Mercedes Widens Luxury Lead by Giving the Devil His DueMark Clothier
Daimler AG’s Mercedes-Benz sold more than 2,300 of its $29,900 CLA coupe in its first week of availability, helping the brand post a 6.7 percent September gain and widen its U.S. luxury-vehicle lead.
The CLA has been promoted in a television spot featuring actor Willem Dafoe as the devil. Mercedes also boosted E-Class deliveries by 17 percent to 5,647 last month. Mercedes sold 24,697 vehicles, according to a statement yesterday from Stuttgart, Germany-based Daimler. The CLA is Mercedes’s first car in the U.S. with a starting price under $30,000.
“As the bargain entrance into the Mercedes portfolio, we weren’t sure how luxury buyers would react,” said Alec Gutierrez, auto analyst for Kelley Blue Book. “Through one week, it looks like they’re scooping it up.”
Deliveries for Bayerische Motoren Werke AG’s BMW brand rose 8.3 percent in September from a year earlier to 23,568, helped by demand for its 7 Series, whose deliveries more than tripled, and 5 Series sedans, the Munich-based automaker said.
The September results expanded Mercedes’s lead for 2013 to 2,491 vehicles, 215,056 to 212,565, up from a margin of 1,362 through August. BMW has sold the most luxury vehicles in the U.S. the past two years. Daimler Chief Executive Officer Dieter Zetsche said in July he expected his company to come up short again in 2013.
The figures don’t include Daimler’s cargo vans and Smart cars and BMW’s Mini brand, which aren’t luxury vehicles.
Toyota Motor Corp.’s Lexus, the top-selling luxury-auto brand in the U.S. for 11 years through 2010, posted a 4.2 percent decrease in September. Deliveries slid to 19,522, Toyota City, Japan-based Toyota said yesterday in a statement.
BMW’s status as annual leader for 2012 was based on reported sales. By vehicle registrations, Mercedes topped BMW last year, according to researcher R.L. Polk & Co. Through this June, owners had registered 141,724 new BMW vehicles in the U.S., compared with 134,326 from Mercedes, according to Polk.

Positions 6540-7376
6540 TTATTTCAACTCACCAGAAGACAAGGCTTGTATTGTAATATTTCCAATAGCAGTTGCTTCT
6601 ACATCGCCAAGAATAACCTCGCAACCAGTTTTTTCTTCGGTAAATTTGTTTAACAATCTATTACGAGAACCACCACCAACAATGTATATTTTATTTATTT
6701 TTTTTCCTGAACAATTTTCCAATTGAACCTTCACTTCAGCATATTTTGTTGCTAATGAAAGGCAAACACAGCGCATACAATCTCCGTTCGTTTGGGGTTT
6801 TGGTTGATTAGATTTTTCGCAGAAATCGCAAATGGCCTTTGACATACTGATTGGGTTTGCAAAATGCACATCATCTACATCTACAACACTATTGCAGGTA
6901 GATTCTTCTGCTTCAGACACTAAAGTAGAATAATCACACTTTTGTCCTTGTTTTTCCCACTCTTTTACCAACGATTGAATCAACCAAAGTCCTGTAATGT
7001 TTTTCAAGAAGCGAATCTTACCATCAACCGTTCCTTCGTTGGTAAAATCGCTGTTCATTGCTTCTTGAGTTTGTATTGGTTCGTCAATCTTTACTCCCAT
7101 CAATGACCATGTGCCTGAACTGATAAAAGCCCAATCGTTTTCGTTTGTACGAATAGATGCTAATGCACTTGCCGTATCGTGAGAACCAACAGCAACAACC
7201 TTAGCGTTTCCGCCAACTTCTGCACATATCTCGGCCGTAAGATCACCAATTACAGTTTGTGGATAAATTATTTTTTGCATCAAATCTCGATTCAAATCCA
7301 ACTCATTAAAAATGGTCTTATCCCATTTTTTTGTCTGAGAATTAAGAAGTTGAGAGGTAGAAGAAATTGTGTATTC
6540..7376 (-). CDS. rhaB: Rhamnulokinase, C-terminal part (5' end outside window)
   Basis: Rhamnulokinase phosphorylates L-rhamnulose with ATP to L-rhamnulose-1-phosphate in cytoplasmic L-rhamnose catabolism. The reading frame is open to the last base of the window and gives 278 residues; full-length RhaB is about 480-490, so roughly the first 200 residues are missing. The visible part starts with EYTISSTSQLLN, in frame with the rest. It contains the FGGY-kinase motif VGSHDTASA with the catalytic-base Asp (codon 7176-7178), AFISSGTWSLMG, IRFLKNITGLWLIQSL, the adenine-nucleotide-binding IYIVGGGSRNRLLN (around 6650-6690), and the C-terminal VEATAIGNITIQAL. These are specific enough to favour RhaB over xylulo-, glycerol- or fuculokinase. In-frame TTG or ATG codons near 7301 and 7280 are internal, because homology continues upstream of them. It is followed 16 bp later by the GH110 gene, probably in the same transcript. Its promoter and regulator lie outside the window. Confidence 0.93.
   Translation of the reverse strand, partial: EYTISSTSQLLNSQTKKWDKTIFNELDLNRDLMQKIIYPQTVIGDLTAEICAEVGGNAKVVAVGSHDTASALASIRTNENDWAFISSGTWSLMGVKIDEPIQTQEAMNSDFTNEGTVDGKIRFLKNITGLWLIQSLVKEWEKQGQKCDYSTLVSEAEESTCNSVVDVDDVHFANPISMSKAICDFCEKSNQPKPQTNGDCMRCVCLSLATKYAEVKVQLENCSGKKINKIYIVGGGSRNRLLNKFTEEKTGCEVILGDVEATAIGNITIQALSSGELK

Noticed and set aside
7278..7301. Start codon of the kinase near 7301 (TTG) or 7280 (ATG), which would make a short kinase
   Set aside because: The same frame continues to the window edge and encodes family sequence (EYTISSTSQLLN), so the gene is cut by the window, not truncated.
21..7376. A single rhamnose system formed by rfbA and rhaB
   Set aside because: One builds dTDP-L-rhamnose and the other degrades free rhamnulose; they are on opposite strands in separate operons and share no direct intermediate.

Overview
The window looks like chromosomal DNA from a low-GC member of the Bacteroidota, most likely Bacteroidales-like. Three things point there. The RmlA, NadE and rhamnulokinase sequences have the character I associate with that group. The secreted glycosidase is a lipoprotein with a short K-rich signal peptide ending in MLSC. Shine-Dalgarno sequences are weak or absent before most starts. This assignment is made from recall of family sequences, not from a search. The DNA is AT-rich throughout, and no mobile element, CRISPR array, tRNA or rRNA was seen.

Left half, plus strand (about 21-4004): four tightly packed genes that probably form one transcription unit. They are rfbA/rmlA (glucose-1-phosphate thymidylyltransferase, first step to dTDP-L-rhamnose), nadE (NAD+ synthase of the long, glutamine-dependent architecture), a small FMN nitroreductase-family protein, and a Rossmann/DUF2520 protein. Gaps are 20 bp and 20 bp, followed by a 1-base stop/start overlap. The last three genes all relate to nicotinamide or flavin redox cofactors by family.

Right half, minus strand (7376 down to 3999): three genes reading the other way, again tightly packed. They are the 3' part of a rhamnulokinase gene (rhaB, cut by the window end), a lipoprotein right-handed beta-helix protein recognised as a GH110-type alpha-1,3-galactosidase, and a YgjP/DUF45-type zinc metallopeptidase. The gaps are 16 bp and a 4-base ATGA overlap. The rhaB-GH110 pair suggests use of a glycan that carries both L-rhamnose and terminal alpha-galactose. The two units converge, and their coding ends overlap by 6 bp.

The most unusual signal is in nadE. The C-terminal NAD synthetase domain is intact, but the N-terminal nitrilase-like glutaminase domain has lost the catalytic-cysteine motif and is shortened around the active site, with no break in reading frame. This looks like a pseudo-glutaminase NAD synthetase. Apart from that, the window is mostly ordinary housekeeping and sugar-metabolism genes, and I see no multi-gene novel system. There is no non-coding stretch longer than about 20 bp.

General Motors Co.’s Cadillac reported a 9.9 percent sales increase to 13,828, on demand for the new ATS and XTS sedans and the SRX SUV. Cadillac sales for the year have climbed 29 percent to 133,414, Detroit-based GM said in a statement yesterday.
VW’s Luxury Brands
U.S. sales of Volkswagen AG’s Audi brand rose 6.2 percent to 13,065, the Wolfsburg, Germany-based company said in a statement. Audi, which has now posted record sales for 33 consecutive months, reported a 45 percent rise for the Q5 SUV and 29 percent increase for the A4 sedan. Sales for the year through September are up 14 percent to 114,411.
Porsche, the Stuttgart-based automaker that’s now part of Volkswagen, said its September sales climbed 13 percent to 3,093. Deliveries for the year have risen 26 percent to 31,549.
Honda Motor Co.’s Acura sales fell 19 percent to 11,648 last month, the Tokyo-based company said in a statement. Sales of the new RDX SUV rose 2.9 percent to 3,022, and the larger MDX dropped 3.3 percent to 4,539.
Nissan Motor Co.’s Infiniti division fell 4.3 percent to 9,040, according to statement from the Yokohama, Japan-based automaker.
Ford Motor Co. sold 6,453 Lincolns in September, a 5.1 percent decrease from a year earlier, the Dearborn, Michigan-based automaker said in a statement yesterday.
Land Rover sales fell 6.8 percent to 3,387, while Jaguar’s jumped 31 percent to 1,313, according to an e-mailed statement. The U.K.-based brands are owned by Mumbai-based Tata Motors Ltd.